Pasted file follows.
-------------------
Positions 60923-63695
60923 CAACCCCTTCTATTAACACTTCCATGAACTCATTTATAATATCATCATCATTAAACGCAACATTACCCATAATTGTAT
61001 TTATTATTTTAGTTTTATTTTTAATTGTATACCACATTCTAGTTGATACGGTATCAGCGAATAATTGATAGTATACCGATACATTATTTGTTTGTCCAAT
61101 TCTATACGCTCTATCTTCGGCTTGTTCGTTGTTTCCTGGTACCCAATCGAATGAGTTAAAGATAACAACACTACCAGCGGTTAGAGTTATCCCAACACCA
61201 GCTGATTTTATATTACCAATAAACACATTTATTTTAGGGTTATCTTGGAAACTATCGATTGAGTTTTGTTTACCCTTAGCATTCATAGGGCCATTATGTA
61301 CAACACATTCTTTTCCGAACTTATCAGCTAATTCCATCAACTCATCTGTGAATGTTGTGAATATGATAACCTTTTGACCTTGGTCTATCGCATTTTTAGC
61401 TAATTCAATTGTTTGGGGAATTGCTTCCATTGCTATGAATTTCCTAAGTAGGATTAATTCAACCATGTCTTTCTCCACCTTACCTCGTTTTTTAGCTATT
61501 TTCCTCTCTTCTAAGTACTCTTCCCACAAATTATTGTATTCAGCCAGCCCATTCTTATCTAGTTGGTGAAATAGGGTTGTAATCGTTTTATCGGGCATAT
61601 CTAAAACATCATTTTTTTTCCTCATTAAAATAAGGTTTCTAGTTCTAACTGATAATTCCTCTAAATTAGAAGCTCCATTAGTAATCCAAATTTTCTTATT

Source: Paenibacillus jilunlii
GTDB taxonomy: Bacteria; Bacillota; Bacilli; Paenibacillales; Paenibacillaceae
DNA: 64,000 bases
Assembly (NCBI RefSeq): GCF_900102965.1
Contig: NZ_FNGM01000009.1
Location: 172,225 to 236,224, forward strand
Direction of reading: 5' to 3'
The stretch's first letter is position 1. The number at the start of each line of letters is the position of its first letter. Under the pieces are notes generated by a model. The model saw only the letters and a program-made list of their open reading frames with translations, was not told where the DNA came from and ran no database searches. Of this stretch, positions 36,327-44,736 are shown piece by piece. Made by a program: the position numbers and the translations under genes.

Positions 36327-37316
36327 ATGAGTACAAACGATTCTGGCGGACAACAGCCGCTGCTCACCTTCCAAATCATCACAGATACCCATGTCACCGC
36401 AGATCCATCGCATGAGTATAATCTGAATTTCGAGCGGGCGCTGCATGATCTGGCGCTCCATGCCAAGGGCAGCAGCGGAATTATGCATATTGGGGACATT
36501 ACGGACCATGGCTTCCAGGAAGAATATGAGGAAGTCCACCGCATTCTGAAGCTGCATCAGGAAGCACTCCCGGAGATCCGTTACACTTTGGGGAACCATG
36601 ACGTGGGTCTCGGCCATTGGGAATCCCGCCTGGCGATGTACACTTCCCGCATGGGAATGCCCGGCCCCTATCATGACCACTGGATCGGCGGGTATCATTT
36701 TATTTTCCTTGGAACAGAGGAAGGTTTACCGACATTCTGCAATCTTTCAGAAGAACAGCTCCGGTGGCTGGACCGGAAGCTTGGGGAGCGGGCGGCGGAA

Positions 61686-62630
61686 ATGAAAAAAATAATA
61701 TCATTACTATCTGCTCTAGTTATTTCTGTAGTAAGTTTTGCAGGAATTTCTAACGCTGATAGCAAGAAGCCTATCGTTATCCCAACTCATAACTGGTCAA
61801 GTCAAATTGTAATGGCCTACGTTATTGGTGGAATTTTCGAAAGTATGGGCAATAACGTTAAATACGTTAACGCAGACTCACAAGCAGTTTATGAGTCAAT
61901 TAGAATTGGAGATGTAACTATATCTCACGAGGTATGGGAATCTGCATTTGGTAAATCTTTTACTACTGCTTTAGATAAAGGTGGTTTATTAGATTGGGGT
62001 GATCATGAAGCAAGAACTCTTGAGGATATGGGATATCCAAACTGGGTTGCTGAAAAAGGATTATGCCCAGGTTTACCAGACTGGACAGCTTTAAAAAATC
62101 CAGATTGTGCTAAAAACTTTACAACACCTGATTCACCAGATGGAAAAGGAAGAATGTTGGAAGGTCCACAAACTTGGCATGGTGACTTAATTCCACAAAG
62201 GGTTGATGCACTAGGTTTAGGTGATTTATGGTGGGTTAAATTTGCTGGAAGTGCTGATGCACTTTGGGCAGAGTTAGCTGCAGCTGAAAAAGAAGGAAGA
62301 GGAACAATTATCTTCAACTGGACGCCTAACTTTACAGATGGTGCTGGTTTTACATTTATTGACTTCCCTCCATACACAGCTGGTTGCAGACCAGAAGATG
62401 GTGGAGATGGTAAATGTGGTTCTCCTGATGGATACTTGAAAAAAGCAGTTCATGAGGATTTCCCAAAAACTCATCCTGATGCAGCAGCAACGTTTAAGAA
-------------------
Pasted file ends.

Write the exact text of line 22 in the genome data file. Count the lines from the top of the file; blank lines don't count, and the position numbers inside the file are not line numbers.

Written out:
36601 ACGTGGGTCTCGGCCATTGGGAATCCCGCCTGGCGATGTACACTTCCCGCATGGGAATGCCCGGCCCCTATCATGACCACTGGATCGGCGGGTATCATTT